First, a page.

In an earlier writeup I explored the nature of the Wage Gap along the axis of prestigious versus non-prestigious work.¬†
Much as I find the ideas in there plausible, I have always been dissatisfied with the argument as a whole, because the issue of "prestige" is not exactly concrete. Moreover, there are some jobs that are VERY prestigious, such as high-level political jobs, that pay remarkably poorly for their position in the world. The best example of this is the President of the United States, who is paid relatively little more than the expenses his position requires. Likewise governors, for all their power, are paid poorly in many states. If we were to take my earlier article at face value, this situation would be absurd, because prestige ought to be translated to money. At the very least, the men sitting at the top of the social heap ought to be a position to negotiate a more fitting salary without even needing a union behind them.
In light of this paradox, I propose a different viewpoint from which to examine the wage gap: the question of community-building jobs versus money-building jobs.
Now, the issue of the Wage Gap is typically presented as a matter of men's pay versus women's pay. The common phrase is that women earn 70 percent of what men earn. Yet people who have studied the Wage Gap in the U.S. have not been able to find a situation where women are blatantly paid 30% less than men for doing the same work. There are no bosses who are obtuse enough to do this. Yet women, ON AVERAGE, are poorer than men. Why should this be?
The most common explanation is that women tend to take the professions that are paid more poorly. Schoolmarm, social worker, etc. The question, then, is why are these professions paid poorly? Surely being a social worker takes as much training and skill as working an oil rig? Surely being a good teacher is as rare and valuable as being a good CEO, and takes even more certification? Why would one job, taking as much skill and serving as vital a function as another, make someone less money?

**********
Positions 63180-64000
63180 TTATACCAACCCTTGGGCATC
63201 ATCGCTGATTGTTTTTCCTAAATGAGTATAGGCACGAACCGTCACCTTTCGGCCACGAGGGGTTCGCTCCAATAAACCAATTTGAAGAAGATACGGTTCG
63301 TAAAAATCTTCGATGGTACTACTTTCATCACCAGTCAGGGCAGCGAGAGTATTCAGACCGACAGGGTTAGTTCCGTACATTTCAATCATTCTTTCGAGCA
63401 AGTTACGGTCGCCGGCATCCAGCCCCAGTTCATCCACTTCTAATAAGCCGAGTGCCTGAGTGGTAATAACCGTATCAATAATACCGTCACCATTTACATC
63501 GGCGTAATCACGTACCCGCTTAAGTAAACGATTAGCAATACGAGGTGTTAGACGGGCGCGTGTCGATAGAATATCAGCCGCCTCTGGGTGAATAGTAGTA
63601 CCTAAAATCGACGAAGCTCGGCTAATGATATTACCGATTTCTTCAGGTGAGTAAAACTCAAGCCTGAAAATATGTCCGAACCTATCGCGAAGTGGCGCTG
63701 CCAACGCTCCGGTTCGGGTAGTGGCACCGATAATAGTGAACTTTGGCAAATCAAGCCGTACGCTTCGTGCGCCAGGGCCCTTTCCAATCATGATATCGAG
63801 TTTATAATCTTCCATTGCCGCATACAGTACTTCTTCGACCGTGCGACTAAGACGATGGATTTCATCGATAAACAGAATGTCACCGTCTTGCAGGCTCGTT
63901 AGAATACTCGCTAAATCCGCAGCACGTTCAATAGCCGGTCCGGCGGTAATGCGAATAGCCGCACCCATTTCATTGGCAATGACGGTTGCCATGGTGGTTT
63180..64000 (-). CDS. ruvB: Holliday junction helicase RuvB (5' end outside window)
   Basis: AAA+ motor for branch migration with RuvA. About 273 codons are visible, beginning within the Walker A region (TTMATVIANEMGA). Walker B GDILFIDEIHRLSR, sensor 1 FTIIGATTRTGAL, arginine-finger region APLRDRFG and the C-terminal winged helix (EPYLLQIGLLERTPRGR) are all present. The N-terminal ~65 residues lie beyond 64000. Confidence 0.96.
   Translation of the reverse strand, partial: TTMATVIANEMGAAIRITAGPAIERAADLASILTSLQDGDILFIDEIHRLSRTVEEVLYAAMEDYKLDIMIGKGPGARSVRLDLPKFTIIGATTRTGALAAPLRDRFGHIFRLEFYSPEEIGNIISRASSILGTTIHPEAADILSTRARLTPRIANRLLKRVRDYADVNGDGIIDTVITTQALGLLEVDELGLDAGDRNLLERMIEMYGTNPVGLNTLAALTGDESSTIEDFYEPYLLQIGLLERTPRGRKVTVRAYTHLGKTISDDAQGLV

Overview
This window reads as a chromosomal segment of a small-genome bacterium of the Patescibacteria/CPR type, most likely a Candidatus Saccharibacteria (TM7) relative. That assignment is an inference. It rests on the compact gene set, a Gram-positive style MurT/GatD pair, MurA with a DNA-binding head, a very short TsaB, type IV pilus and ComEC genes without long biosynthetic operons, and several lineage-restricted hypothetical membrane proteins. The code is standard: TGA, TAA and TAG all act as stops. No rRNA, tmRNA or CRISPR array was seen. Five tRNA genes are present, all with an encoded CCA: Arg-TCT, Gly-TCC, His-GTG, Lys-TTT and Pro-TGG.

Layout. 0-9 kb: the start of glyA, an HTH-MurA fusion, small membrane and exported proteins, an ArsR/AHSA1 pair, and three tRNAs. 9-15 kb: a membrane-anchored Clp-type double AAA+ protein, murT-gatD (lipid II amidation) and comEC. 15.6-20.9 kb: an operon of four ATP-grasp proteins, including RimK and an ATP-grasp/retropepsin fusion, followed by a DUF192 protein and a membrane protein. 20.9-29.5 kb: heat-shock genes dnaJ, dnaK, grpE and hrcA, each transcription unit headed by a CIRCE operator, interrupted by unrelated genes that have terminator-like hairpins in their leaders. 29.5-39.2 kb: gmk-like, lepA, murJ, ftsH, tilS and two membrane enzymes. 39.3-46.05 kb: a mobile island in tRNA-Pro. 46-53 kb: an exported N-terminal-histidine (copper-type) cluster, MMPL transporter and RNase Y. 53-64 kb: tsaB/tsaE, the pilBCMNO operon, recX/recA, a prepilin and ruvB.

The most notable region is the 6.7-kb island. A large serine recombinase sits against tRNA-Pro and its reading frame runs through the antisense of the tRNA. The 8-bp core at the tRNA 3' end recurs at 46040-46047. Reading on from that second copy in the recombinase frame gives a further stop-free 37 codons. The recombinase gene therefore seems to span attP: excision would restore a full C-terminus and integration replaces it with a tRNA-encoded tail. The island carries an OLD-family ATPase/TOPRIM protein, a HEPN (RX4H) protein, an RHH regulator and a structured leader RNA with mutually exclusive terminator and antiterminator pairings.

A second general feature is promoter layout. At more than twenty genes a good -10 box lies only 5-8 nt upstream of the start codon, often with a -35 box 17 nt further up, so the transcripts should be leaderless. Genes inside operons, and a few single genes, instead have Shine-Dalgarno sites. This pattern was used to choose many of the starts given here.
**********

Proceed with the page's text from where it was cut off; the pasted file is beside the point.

I think the key is that one type of job builds money while the other type of job builds community. Which is to say, capitalism is built to reward commerce-creating jobs and ignore (or punish) community-building efforts.¬†
We live in a world where the Merchant Class gained power over the aristocrats by way of commerce and industry. The world they built is based on making things in order to sell to make money. Selling massive amounts of goods; selling entertainment; construction; the things that make currency flow and make currency-based economies grow. People who work in the jobs that produce and sustain an industrial economy can skim some of the profits off the top for themselves because, after all, they earned it through their work. Other people who work in the jobs that involve handling the money can skim some of the profts off the top for themselves because, through complex financial wizardry involving loans and interest and stock prices and so on, they helped the money grow.
This leaves community-building professions somewhat in the lurch, because they're not involved in commerce. The world of modern capitalism is run by people who don't always know how, or want to, ¬†shuffle some of the profits they make towards the people who build community. In many cases, the captains of capitalism put the needs of their mode of being in opposition to the things that make a community. For example, the issue of maternity leave, which tends to put a halt in a woman's career path and leaves her trailing behind ever after. Companies don't want to accommodate the construction of families if it gets in the way of making money.
Where women come in to this issue is the fact that up until recently, the expectation that women uphold civilization and run families has gone unchallenged. They're the ones who are expected to raise the kids, nurture the kids, listen to the feelings of other people, help folks get along, keep the community going. That's not IMPOSSIBLE to monetize, but it's hard, because building community usually requires a certain degree of generosity with resources, in opposition to capitalism's focus on gathering wealth to indoviduals. I have come across numerous accounts about the ways in which communities of poor people ask each other to spare five or ten bucks now and then, and how do you refuse?
Moreover, capitalism supports individualism, but community has a distressing tendency to punish individualism for the sake of group survival. There's a reason people called Soviet Russia "MOTHER Russia". Communism acts like your annoying Polish grandma who who always watches you from her window and smacks you for saying you want to go to the city and become a painter. She makes sure the family gets along, sure! At the expense of your autonomy.¬†